public review, I have tried to involve the wider community in aspects of the
development on public mailing lists and I have been including the maintainers
in to/cc.

I've posted the more full patchset for public review a number of times:

4th May 2020:
https://lore.kernel.org/linux-fsdevel/158861203563.340223.7585359869938129395.stgit@warthog.procyon.org.uk/

13th Jul (split into three subsets):
https://lore.kernel.org/linux-fsdevel/159465766378.1376105.11619976251039287525.stgit@warthog.procyon.org.uk/
https://lore.kernel.org/linux-fsdevel/159465784033.1376674.18106463693989811037.stgit@warthog.procyon.org.uk/
https://lore.kernel.org/linux-fsdevel/159465821598.1377938.2046362270225008168.stgit@warthog.procyon.org.uk/

20th Nov:
https://lore.kernel.org/linux-fsdevel/160588455242.3465195.3214733858273019178.stgit@warthog.procyon.org.uk/

I then cut it down and posted that publically a couple of times:

20th Jan:
https://lore.kernel.org/linux-fsdevel/161118128472.1232039.11746799833066425131.stgit@warthog.procyon.org.uk/

25th Jan:
https://lore.kernel.org/linux-fsdevel/161161025063.2537118.2009249444682241405.stgit@warthog.procyon.org.uk/

I let you know what was coming here:
https://lore.kernel.org/linux-fsdevel/447452.1596109876@warthog.procyon.org.uk/
https://lore.kernel.org/linux-fsdevel/2522190.1612544534@warthog.procyon.org.uk/

to try and find out whether you were going to have any objections to the
design in advance, rather than at the last minute.

I've apprised people of what I was up to:
https://lore.kernel.org/lkml/24942.1573667720@warthog.procyon.org.uk/
https://lore.kernel.org/linux-fsdevel/2758811.1610621106@warthog.procyon.org.uk/
https://lore.kernel.org/linux-fsdevel/1441311.1598547738@warthog.procyon.org.uk/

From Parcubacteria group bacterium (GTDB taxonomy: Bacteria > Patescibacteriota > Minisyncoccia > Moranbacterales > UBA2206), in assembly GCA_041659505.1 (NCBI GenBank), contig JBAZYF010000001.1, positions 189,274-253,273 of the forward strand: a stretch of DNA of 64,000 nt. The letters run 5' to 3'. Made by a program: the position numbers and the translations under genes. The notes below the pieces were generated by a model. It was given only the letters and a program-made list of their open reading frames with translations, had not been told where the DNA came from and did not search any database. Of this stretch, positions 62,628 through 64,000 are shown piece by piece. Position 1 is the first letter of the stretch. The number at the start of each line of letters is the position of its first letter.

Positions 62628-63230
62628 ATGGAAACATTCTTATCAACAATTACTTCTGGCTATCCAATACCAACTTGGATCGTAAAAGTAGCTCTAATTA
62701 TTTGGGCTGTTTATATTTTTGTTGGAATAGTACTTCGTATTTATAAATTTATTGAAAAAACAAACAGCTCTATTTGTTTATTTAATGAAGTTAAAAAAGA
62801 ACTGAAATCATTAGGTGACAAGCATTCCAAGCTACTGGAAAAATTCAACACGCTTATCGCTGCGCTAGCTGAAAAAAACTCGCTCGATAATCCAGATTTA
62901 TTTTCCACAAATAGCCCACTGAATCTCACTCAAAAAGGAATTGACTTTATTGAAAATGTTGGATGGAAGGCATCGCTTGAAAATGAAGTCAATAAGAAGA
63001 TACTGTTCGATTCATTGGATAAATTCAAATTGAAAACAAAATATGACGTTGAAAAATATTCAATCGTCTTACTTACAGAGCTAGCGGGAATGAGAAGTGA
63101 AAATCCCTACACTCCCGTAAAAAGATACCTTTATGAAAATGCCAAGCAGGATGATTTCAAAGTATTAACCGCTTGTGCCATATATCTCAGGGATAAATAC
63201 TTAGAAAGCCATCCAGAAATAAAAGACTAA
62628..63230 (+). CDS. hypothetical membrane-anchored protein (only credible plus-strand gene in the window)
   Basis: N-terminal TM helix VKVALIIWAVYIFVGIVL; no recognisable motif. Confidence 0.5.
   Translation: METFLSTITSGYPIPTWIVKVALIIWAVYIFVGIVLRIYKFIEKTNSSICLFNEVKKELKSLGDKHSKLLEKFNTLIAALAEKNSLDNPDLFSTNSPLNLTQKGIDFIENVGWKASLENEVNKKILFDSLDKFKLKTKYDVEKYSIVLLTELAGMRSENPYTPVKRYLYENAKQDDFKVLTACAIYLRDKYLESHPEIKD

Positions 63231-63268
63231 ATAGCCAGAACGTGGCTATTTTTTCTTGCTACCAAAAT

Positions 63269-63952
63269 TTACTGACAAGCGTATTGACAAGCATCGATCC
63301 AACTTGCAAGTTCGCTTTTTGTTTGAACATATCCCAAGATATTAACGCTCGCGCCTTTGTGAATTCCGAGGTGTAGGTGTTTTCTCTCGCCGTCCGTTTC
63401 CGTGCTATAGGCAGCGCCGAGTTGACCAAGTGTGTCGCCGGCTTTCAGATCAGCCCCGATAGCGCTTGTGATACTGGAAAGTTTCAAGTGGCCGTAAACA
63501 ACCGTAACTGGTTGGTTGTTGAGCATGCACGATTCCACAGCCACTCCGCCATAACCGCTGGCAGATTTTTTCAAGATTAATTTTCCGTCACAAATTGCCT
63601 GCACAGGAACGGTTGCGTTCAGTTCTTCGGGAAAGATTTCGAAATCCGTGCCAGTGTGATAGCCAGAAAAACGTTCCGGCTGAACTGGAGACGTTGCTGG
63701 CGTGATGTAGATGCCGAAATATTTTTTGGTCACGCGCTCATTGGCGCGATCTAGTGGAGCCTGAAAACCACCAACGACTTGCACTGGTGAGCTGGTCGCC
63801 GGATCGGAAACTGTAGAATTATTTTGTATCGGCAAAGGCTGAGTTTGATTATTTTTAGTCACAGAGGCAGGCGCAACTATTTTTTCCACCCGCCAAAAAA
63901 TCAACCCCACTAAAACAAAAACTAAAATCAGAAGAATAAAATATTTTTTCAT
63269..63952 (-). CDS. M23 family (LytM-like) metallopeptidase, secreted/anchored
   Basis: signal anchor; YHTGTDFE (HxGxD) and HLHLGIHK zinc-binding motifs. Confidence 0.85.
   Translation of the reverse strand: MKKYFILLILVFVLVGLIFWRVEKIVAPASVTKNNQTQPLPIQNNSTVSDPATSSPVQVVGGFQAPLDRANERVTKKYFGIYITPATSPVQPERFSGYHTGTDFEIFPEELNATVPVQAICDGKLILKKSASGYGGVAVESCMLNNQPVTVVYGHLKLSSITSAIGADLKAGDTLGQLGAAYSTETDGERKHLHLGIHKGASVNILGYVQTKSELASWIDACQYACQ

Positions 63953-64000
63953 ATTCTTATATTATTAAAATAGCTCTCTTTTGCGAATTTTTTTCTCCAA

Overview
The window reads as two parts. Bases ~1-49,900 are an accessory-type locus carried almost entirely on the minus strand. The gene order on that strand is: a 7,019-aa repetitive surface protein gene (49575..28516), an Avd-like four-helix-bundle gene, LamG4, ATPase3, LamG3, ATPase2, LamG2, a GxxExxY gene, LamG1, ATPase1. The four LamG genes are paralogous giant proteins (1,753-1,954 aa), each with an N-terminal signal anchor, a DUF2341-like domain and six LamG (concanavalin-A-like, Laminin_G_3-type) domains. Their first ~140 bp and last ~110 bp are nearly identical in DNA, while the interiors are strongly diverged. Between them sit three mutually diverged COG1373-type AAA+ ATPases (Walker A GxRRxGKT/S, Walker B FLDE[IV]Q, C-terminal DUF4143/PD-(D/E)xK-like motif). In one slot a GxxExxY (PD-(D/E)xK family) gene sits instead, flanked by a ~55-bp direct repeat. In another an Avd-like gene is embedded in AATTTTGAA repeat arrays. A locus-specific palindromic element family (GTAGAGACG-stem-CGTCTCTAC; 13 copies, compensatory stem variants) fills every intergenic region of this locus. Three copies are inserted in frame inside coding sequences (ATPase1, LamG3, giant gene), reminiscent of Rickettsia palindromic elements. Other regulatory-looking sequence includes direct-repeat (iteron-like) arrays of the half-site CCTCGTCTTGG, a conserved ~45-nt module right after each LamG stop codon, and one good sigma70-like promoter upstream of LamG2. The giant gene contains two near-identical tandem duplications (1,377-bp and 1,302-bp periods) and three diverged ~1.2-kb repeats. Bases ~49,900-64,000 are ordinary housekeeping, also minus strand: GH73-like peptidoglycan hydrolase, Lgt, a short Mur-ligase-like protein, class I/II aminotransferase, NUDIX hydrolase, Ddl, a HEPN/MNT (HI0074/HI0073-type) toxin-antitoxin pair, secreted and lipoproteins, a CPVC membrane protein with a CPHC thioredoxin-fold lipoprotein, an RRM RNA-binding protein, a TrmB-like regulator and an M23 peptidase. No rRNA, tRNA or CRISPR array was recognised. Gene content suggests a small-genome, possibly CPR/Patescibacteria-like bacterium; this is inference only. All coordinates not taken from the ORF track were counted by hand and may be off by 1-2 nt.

https://lore.kernel.org/linux-fsdevel/160655.1611012999@warthog.procyon.org.uk/

Asked for consultation on parts of what I wanted to do:
https://lore.kernel.org/linux-fsdevel/3326.1579019665@warthog.procyon.org.uk/
https://lore.kernel.org/linux-fsdevel/4467.1579020509@warthog.procyon.org.uk/
https://lore.kernel.org/linux-fsdevel/3577430.1579705075@warthog.procyon.org.uk/

Asked someone who is actually using fscache in production to test the rewrite:
https://listman.redhat.com/archives/linux-cachefs/2020-December/msg00000.html

I've posted partial patches to try and help 9p and cifs along:
https://lore.kernel.org/linux-fsdevel/1514086.1605697347@warthog.procyon.org.uk/
https://lore.kernel.org/linux-cifs/1794123.1605713481@warthog.procyon.org.uk/
https://lore.kernel.org/linux-fsdevel/241017.1612263863@warthog.procyon.org.uk/
https://lore.kernel.org/linux-cifs/270998.1612265397@warthog.procyon.org.uk/

(Jeff has been handling Ceph and Dave NFS).

Proposed conference topics related to this:
https://lore.kernel.org/linux-fsdevel/9608.1575900019@warthog.procyon.org.uk/
https://lore.kernel.org/linux-fsdevel/14196.1575902815@warthog.procyon.org.uk/
https://lore.kernel.org/linux-fsdevel/364531.1579265357@warthog.procyon.org.uk/

though the lockdown put paid to that:-(

Willy has discussed it too:
https://lore.kernel.org/linux-fsdevel/20200826193116.GU17456@casper.infradead.org/

David
Linus Torvalds Feb. 15, 2021, 1:01 a.m. UTC | #18
On Sun, Feb 14, 2021 at 4:23 PM David Howells <dhowells@redhat.com> wrote:
>